Mr. Stubbs had previously been hunting hounds for his father, Master of the Ludlow. He was an out-and-out fox-hunter, a consummate horseman, and a fine hound breeder, though in the latter aspect he was rather handicapped by difficulty in finding walks. At the outset of his Mastership the kennels at Whiston Cross were built, where hounds have since remained. Finance was no longer a problem; for, in addition to the old ancestral estates, many rich magnates from Birmingham, Wolverhampton, and the colliery districts on the eastern side were building palatial mansions in the Albrighton country, which was becoming distinctly “rich”.

Mr. Stubbs died in 1866. Sir Thomas Boughey, son of a former Master, now took over the Mastership, and it was under his régime that the Albrighton assumed the high repute which it has since retained. Both Sir Thomas and Lady Boughey – herself one of the best sportswomen in England – were popular throughout the country, particularly with the farmers; in consequence foxes were well preserved, and blank days were unknown. Sir Thomas made many improvements in the country, especially by the planting of gorses, from which excellent sport was shown. Also, like his father, he was a good judge of a hound, and bred up a first-rate pack, the bitch pack especially.

It was a tragedy when rabies visited the kennel in his fourth season, but the losses were made good by drafts from Lord Coventry, the Duke of Grafton, and Mr. Musters of the South Notts. John Scott was huntsman. The Master, we are told, was never a very forward rider, but having a wonderful eye for a country and for hounds, saw all that was going on.

Sir Thomas was succeeded in 1887 by yet another Albrighton man in Capt. James Foster, son of Mr. Orm Foster of Apley. For his first three season he was joined by Major the Hon. H. Leege, son of Lord Dartmouth. Capt. Foster hunted hounds himself, keeping the hounds and country in good shape, and his resignation in 1899 was received with great regret. Now for the first time the Hunt had to look beyond its own borders for a Master, and decided on that very knowledgeable Scottish sportsman, Mr. J. C. Munro, who had been hunting with Sir Watkin Williams-Wynn. He had also held the Mastership of the Fife, and the East Sussex. He was a great judge of a hound and a hunter, and hunted hounds himself for four seasons before going on to the Atherstone. Following him came Capt. James Whittaker, a South Shropshire man, and two seasons later, in 1905, came Col. C. E. Goulburn, a relation of Mr. Foster of Apley, and well-known in the Blackmore Vale and Cheshire countries. Hounds were now hunting four days a week, Col. Goulburn hunting them two days, and C. Morris the other two.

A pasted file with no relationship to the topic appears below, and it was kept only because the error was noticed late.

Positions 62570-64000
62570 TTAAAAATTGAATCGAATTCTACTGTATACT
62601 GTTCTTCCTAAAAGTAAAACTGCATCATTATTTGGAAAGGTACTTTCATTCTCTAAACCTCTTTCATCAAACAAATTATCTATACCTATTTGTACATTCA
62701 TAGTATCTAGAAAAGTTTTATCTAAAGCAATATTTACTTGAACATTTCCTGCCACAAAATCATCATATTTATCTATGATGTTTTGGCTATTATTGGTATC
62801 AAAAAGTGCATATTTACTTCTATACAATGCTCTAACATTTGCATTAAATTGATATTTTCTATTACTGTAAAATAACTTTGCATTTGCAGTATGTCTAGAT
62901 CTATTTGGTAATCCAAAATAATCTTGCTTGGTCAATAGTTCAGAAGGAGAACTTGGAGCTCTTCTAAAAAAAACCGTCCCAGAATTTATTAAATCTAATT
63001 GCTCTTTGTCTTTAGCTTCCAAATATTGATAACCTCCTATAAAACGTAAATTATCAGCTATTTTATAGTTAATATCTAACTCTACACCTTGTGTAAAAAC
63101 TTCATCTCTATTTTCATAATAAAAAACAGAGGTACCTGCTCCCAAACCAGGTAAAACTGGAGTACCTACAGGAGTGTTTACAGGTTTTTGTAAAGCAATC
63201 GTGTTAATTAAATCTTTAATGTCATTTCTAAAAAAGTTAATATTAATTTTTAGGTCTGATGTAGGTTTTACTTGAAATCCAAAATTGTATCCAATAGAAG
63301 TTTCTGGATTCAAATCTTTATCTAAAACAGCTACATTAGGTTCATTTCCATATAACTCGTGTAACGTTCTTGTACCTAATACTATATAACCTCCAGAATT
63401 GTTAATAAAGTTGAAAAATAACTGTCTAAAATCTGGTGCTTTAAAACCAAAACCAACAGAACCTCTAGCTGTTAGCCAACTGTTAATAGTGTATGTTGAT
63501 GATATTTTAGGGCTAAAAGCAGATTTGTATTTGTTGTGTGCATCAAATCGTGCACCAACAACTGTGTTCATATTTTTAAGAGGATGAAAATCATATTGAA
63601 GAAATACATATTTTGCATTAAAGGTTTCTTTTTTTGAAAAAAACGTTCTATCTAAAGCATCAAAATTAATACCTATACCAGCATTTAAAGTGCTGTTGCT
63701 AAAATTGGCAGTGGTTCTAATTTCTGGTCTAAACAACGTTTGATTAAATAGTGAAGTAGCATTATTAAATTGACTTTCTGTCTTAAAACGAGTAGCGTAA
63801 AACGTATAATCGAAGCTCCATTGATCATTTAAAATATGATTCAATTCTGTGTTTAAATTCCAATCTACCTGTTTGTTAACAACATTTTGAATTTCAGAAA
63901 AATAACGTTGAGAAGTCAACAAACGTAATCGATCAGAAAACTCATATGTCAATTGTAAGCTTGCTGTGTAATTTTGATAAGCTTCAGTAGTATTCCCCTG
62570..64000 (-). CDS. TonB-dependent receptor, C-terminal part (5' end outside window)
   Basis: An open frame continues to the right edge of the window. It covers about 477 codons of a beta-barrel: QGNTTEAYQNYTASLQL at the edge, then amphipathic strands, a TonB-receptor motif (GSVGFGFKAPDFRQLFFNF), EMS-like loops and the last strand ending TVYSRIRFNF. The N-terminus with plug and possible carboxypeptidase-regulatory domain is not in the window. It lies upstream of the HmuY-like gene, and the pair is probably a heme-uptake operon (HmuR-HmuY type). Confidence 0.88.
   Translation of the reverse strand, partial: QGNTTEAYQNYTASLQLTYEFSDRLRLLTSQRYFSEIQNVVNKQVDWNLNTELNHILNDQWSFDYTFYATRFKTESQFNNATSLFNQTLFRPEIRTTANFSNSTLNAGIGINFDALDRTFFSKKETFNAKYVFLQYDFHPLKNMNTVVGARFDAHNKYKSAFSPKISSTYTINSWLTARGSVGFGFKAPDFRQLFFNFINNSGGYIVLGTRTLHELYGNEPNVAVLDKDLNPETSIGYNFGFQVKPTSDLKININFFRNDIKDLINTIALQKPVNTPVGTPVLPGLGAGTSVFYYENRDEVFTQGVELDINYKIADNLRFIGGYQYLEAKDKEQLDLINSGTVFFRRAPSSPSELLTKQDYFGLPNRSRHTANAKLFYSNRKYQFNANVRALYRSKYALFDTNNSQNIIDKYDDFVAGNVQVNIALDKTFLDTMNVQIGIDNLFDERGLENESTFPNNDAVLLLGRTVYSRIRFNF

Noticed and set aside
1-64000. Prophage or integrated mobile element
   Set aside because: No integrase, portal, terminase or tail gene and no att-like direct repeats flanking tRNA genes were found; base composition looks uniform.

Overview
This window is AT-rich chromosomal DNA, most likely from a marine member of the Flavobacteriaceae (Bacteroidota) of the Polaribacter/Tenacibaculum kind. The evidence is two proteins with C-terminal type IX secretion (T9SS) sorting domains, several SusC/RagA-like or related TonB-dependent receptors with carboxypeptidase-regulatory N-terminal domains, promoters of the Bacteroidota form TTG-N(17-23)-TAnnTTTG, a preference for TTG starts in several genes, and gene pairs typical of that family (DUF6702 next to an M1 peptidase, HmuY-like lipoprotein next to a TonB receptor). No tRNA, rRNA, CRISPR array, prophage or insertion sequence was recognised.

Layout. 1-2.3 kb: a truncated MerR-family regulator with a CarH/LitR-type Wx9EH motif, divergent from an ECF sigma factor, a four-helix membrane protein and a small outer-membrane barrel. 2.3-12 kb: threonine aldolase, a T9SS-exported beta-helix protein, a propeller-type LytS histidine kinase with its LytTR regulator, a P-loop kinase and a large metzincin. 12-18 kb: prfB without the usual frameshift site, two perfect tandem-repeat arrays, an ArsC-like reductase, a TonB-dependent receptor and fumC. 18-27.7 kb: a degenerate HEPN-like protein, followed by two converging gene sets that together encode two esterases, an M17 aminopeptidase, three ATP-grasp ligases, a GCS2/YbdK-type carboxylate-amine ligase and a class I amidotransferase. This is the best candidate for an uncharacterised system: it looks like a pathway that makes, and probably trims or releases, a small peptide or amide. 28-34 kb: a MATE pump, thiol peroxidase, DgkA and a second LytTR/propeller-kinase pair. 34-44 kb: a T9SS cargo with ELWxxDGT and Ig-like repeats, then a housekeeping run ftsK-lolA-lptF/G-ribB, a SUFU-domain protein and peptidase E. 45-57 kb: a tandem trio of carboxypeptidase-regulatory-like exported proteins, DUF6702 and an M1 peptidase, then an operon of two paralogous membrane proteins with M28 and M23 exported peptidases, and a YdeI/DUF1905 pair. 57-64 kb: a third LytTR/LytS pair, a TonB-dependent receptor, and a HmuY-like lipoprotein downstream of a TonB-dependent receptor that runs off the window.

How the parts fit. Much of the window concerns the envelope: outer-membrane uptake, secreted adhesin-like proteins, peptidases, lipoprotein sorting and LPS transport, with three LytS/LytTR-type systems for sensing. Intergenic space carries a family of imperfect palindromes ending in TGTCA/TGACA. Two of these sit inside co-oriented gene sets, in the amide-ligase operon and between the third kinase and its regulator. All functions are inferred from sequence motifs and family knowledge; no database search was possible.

In 1908 the country was divided into southern and northern portions, the division corresponding very closely to the old Shifnal and Enville countries. The dividing line was roughly from Wednesbury on the east, through Sedgebury, to a point a few miles north of Bridgnorth. The southern end took the name of the Albrighton Woodland. The hounds were now divided, half the pack being kennelled at Wordesley, near Stourbridge. The Woodland kennels were eventually moved to their present site at Hurcott. J. Laurence was put on as huntsman to the new pack. There were two Committees, but Col. Goulburn retained the Mastership of both side of the country, as did his successor, Col. C. Gossett Mayall.

Col. Gossett Mayall, who lived at Oaken, near Wolverhampton, was Master for ten seasons. During his absence on active service during the first World War, Mrs. Gossett Mayall deputised for her husband, and the Hunt was kept going. Capt. James Foster, to whom the hounds still belonged, now presented the pack to the two respective Committees, whose property they have since remained. Mention should here be made of the well-known personality, Mr. Sam Loveridge, who was Hon. Secretary for many seasons.

In 1920 Col. Gossett Mayall took the Mastership of the Ludlow. From this point onwards, the Albrighton and the Albrighton Woodland came under separate Masterships, Mr. E. H. Smith taking over the southern end of the country.